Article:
This post was written by Heath Robinson, the Project Archivist for the James D. Bales Papers project at the University of Arkansas Libraries Special Collections. 

James D. Bales (1915-1995), was an author and professor of Bible and Theology at Harding University for about forty years.  Bales was also part of the National Education Program, an anti-communist group based in Searcy, Arkansas, and he produced much of the organizations written materials. The James D. Bales Papers (MC 1256) opened for research in September 2017. Processed with the aid of a grant by the National Historic Publications & Records Commission (NHPRC), the collection will be of particular use to historians, political scientists, and religious scholars.

Bales meets Herbert Philbrick

James D. Bales meets with Herbert Philbrick, an NEP supporter and performer/narrator for NEP films. From the James D. Bales Papers (MC 1256), series I, box 3, file 16, image 110.

The National Education Program (NEP) was founded to espouse the ideals of Americanism in accordance to its founder, George S. Benson. According to NEP sources, the program was founded in 1936 to “revive the spirit of American self-reliance.” At the height of NEP activity, millions of people were exposed to its message through over four thousand newspaper articles, a mailing list of nearly fifty thousand, three hundred and sixty eight radio stations, hundreds of lectures and thousands of theaters.  The Program was staunchly for Christianity, free enterprise, and the United States Constitution and dubbed these beliefs “Americanism.”  The NEP produced material that promoted these ideals and opposed atheism, evolution, communism, and socialism.

American Way of Life

This “American Way of Life” kit allowed people to have a physical reminder of the tenants of Americanism. From the James D. Bales Papers (MC 1256), series IV, box 88, file 35.

The NEP promoted Americanism with a wide variety of media. Two weekly editorials and The National Program Letter, a monthly newsletter, were put out by Dr. George S. Benson. Several members of the NEP toured the country tirelessly delivering speeches. Every April, people from across the nation gathered at Harding University for the Freedom Forum which provided workshops on teaching Americanism. Lastly, the NEP produced a television program, The American Adventure, in addition to animated and live action films.  Animated shorts were shown in thousands of theaters across the nation and included titles such as Make Mine Freedom and Meet King Joe. They produced over a dozen educational live action films including What Can We Do about It? – The Threat of Communism and Communism on the Map.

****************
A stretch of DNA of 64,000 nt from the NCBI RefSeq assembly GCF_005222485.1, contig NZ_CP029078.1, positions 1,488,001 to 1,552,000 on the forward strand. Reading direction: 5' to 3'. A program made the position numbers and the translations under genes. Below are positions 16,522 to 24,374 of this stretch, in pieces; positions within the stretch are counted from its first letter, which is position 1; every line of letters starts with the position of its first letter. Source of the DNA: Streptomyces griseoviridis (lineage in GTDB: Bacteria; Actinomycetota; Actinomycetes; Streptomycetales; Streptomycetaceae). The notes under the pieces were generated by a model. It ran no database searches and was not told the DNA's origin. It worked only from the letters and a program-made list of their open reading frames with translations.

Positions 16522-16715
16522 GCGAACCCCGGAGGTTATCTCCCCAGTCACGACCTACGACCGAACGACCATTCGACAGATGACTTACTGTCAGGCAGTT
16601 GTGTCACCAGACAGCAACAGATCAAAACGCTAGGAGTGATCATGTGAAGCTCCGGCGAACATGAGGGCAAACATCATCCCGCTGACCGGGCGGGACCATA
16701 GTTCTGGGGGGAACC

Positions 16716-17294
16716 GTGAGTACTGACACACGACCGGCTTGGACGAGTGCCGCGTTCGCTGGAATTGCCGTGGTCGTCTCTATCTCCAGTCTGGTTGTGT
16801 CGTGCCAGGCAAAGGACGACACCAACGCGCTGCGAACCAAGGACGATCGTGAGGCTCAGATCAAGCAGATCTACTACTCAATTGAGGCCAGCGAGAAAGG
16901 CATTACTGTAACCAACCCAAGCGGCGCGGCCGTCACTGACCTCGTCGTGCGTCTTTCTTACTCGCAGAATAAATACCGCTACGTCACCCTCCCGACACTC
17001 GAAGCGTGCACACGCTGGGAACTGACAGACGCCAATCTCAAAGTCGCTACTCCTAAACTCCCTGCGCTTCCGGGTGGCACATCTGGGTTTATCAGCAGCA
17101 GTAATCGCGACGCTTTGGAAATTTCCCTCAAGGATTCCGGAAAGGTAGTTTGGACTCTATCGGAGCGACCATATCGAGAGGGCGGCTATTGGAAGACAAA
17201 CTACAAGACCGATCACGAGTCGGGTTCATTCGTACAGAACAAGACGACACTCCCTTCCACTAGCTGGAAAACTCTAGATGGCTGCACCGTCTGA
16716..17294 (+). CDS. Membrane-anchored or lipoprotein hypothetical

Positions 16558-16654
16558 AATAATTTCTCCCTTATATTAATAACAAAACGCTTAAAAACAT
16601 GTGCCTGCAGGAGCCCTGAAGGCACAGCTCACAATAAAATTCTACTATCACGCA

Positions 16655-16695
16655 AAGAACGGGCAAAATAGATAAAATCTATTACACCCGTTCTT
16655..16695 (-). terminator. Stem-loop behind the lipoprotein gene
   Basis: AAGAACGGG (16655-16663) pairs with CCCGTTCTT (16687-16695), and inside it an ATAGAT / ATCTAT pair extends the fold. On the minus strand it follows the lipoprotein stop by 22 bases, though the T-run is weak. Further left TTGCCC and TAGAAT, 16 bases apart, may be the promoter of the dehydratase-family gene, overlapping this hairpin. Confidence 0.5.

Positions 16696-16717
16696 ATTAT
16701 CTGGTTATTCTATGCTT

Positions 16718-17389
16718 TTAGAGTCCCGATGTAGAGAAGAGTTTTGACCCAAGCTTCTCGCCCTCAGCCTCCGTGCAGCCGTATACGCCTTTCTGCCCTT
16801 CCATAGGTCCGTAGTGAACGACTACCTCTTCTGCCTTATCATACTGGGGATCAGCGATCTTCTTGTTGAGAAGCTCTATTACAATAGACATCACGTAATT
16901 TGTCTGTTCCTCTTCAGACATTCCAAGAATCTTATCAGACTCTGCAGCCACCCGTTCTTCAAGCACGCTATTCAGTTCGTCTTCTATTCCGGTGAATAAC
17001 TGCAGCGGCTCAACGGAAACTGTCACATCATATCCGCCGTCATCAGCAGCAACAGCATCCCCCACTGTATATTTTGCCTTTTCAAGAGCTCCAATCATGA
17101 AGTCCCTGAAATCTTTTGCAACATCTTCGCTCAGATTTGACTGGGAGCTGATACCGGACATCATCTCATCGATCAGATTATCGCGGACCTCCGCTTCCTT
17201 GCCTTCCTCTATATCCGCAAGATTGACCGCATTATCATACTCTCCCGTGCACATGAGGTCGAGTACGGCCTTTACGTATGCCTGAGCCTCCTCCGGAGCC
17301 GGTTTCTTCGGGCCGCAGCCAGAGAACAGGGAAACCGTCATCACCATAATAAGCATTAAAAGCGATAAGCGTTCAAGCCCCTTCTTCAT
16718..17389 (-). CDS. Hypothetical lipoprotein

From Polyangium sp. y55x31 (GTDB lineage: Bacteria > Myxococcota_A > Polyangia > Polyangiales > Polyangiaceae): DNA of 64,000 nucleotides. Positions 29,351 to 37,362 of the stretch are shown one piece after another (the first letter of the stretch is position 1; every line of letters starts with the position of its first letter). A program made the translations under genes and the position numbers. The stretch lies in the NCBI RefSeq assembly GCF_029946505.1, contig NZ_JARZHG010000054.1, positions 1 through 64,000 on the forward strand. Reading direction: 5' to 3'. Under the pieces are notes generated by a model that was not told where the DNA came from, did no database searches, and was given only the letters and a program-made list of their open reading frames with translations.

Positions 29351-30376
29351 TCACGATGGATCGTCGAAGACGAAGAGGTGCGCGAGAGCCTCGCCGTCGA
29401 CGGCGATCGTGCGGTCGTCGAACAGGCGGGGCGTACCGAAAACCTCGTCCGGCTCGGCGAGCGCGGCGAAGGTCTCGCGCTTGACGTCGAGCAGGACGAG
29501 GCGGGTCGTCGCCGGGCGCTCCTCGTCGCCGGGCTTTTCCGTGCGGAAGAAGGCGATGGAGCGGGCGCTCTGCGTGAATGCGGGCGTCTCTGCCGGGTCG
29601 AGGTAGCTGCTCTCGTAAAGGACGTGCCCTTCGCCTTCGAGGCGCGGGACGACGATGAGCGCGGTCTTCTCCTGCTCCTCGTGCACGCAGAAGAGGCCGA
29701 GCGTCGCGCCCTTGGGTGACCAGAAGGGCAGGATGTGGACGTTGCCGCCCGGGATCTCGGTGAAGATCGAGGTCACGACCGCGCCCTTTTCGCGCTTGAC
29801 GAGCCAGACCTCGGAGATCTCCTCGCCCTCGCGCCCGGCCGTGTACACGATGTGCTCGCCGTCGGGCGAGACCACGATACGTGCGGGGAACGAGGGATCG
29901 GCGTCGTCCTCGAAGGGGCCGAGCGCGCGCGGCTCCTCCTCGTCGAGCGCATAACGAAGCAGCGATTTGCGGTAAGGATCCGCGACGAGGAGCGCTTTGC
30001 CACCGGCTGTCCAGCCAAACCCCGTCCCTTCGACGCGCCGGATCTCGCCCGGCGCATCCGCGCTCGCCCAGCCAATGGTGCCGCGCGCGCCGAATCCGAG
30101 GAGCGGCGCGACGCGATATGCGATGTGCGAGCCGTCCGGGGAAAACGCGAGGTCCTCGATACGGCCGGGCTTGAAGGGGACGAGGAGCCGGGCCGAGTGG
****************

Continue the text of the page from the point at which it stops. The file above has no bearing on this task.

Communism on the Map was perhaps the NEP’s most controversial filmstrip.  The film depicted the world being taken over by communists by showing country after country turning red on map of the world.  Prominent socialist Norman Thomas denounced the film as “paranoid.” Additionally, as L. Edward Hicks recounts in his biography of Benson, Sometimes in the Wrong, but Never in Doubt, a showing at the University of Washington prompted nearly one hundred faculty members to question the factual basis of the film.

Reagan promotional item

Promotional material for a follow-up to Communism on the Map, narrated by Ronald Reagan, a friend of James D. Bales. From the James D. Bales Papers (MC 1256), series IV, box 88, file 35.

Bales contributed to the research for several of these films in addition to suggesting several film ideas to Benson.  Bales also often responded to critiques of the National Education Program and their media output.

The James D. Bales Papers contains materials regarding a number NEP films and other products mentioned earlier including promotional materials and commentary. Of particular note are files of correspondence between Bales and those involved closely in the creation of films such as NEP heads George Benson and Clifton Ganus, as well as performers Herbert Philbrick and then-actor, Ronald Reagan. The National Education Program does not seem to have produced any more films after the 1970s and appears to have become in active sometime around 1990.